3D printed parts using PLA and standard FDM process in vacuum?

13 Jan 2021 - tsp
Last update 30 Jan 2021
Reading time 5 mins

TL;DR: works perfectly well.

This is a way shorter blog post than usual - but since I think it’s about an rather interesting topic …

3D printed adjustment frame

Side note: The model of this adjustable frame is available on GitHub

So there we have been building a rather cool quantum physics experiment and have this test vacuum chamber to try out new stuff. And then there was the moment of requiring some parts over Christmas holidays which of course makes access to really professional machinery in the work environment somewhat harder. This lead to an at first seemingly bad (and it seemed to be even the worst) idea: Just print the required parts using a FDM 3D printer out of PLA - to be specific out of typical BQ easy go coal black filament, 1.75mm (note: affiliate link, this pages author profits from qualified purchases). Basically this should work and according to the outgassing database by NASA some materials like ABS should work into coarse vacuum (and have already been used in the form of Lego bricks by some people) - I’ve not found any data on PLA but to be fair I also didn’t do an extensive literature review. The first idea was to use a resin print due to resins not leaving air pockets as standard FDM prints (even when printing with 100% infill) and having heard of other people who used resin parts in their applications. Since I personally have no resin printer available I thought about using FDM printed PLA parts. At first I thought this might be a bad idea because:

So I thought this might not be a good idea - but let’s try that anyways. Turned out to be a good idea.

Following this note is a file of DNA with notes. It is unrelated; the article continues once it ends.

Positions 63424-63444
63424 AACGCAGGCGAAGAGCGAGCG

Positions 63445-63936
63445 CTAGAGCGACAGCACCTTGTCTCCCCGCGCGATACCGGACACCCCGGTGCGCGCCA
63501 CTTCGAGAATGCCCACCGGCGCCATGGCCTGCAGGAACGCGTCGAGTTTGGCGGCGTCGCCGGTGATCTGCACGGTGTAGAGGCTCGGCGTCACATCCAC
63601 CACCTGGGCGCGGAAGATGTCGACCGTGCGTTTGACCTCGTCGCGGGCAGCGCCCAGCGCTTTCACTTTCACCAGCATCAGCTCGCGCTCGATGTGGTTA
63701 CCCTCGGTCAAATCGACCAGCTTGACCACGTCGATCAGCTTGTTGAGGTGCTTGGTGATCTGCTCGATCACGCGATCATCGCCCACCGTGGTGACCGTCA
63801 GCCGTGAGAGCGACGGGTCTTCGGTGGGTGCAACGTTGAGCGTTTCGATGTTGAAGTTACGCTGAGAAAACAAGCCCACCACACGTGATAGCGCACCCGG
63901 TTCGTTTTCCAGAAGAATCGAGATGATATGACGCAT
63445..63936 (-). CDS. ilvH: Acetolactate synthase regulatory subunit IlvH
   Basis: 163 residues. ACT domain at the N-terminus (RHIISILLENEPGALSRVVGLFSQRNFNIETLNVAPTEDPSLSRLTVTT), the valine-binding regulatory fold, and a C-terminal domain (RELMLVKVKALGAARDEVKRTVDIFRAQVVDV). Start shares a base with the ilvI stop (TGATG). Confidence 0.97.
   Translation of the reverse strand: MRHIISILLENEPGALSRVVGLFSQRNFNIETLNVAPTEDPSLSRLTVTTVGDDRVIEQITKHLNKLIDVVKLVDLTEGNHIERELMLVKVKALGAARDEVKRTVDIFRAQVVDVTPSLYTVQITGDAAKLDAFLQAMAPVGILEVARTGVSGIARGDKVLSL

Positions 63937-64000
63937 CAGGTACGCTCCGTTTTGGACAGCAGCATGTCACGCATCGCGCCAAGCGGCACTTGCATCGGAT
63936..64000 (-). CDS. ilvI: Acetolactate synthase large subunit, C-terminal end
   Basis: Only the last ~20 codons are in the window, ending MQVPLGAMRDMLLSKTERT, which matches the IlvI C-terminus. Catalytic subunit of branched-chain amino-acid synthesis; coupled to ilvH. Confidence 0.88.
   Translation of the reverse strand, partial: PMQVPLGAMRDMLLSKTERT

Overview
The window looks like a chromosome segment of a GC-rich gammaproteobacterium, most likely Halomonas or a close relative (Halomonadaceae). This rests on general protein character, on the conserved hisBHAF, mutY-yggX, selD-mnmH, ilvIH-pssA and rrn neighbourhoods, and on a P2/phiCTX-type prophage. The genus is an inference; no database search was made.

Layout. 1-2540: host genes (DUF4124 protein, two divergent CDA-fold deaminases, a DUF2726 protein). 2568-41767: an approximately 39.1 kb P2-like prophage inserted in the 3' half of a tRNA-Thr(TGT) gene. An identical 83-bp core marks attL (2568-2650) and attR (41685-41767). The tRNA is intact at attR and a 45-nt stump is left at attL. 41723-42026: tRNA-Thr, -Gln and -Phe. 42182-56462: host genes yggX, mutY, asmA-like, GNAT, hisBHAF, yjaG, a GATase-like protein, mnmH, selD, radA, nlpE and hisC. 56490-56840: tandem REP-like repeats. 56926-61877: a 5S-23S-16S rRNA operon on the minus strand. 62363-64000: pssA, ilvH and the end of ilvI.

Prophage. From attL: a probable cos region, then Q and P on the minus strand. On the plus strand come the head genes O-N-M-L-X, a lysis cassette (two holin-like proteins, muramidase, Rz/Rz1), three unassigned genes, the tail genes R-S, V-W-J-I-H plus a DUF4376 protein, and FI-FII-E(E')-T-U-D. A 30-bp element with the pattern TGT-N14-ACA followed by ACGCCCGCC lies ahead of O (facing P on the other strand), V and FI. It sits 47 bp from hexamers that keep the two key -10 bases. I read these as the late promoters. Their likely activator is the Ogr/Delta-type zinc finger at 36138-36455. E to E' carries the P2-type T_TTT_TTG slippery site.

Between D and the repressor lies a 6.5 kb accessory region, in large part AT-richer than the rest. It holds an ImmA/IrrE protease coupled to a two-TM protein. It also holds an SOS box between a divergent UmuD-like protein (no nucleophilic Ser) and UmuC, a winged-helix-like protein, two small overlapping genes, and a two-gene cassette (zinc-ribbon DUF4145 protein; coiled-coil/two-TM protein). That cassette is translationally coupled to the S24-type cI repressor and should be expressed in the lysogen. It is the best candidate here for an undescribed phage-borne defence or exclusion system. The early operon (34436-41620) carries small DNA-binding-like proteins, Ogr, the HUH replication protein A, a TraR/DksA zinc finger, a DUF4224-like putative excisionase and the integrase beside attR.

Simple non magnetic clamp also used to substitute some metallic stuff

Side note: Parameterizable clamps are also available on GitHub

So to make the story short: After inserting the parts (about $96 cm^2$ for the first parts) the pumping process started - and went down straight to $10^{-5}$ mbar just as usual - the only drawback has been that no baking process that’s usually done at a minimum temperature of about 120 degree Celsius to speed up desorption of water molecules from chamber walls and parts inside the chamber would have been possible any more due to the low temperature capabilities of PLA - but for a typical medium to high vacuum system that’s usually not much of a problem but of course that depends on the application. There was no formation of cracks, no loss of integrity of the parts and no extensive outgassing. After about 2 hours of pumping pressure stabilized at $10^{-6}$ mbar - I thought that’d be the limit though being proven to be wrong - pumping over night reached $6*10^{-8}$ mbar pressure. Since I had to do some measurements that involved heating stuff inside the chamber - and also because of the limitation of the pumping system consisting only of a turbopump and membrane pump assembly as well as limitations of the chamber it self (using an elastomer instead of copper seals) I couldn’t try lower pressures though.

Since these results sounded practicable the experiment has been extended to use way more 3D printed parts.

Even more 3D printed parts

Small update: As it turned out using PLA up to about $10^{-8}$ mbar works flawless - but it’s of course a bad idea to operate it in the vicinity of any hot stuff like 2500 Kelvin hot tungsten. Then it softens and parts of the PLA will evaporate - you won’t get the smell and gas residue out of the chamber and your pumps in an easy way so really basic cleaning will be required after such an accident including staining the chamber walls, baking the surfaces and most likely exchanging pump oil. Keep in mind that in vacuum heat is not dissipated via convetion any more so one’s limited to conduction (which does not work in any sane way for PLA) and radiative cooling (which is rather slow), the reverse processes of course also work so hot stuff in vicinity of PLA will conduct heat into your parts and radiated heat (for example form a glowing cathod) is also pumping power into the material.

This article is tagged: Physics, 3D printing, Vacuum

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Dipl.-Ing. Thomas Spielauer, Wien (webcomplains389t48957@tspi.at)

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